No More Bored Meetings

By David A. Greene / Published by Dwell
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"Research shows that nearly 80% of European employees derive their motivation from working together and sharing experiences with colleagues." So says the Dutch furniture outfit Ahrend, who used this factoid to inspire their philink office table (which was designed by Belgian architects Jeroen Theuns and Caroline Voet).

Who knows what a similar survey of American workers would reveal–my guess is that a fear of dying penniless and/or moving in with one's parents may rank higher than camaraderie. But perhaps the philink can help: Named after the Golden Section, often represented by Greek letter phi (get it?), the philink is a trapezoidal table with three equal sides and one 90-degree and one 60-degree angle. Get a bunch of philinks together, and they can be arranged into an infinite variety of shapes: triangles, hexagons, snakes, Stars of David, maps of the female reproductive system. What you can't make with a philink is a perfect circle or rectangle, the standard office-table shapes– which is kind of the idea. By thinking outside of the box, the philink aims to encourage even the most antisocial employees to "share experiences," even if it's just lunch.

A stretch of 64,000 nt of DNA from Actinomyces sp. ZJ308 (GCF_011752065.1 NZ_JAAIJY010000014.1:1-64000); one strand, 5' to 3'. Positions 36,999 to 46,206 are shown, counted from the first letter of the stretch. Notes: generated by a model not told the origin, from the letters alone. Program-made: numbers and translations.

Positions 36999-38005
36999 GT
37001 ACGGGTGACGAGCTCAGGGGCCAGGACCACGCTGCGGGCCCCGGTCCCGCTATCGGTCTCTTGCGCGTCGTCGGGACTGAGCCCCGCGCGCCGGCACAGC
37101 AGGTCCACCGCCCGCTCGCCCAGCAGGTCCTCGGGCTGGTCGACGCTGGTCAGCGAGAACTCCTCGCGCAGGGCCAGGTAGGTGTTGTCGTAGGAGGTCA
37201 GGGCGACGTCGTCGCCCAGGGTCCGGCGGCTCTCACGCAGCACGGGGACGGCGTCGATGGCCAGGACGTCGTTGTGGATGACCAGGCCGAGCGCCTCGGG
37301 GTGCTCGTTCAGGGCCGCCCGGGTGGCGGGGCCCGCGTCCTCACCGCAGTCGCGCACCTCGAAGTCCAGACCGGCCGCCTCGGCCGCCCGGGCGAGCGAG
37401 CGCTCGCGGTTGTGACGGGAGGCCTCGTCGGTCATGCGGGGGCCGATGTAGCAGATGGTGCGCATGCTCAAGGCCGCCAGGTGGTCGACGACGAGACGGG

David A. Greene


Dave has contributed to Dwell since its inception. He's a CalArts dropout, a former art critic for The New Yorker, and a producer of comedies on TV. He lives in, and writes from, Los Angeles.

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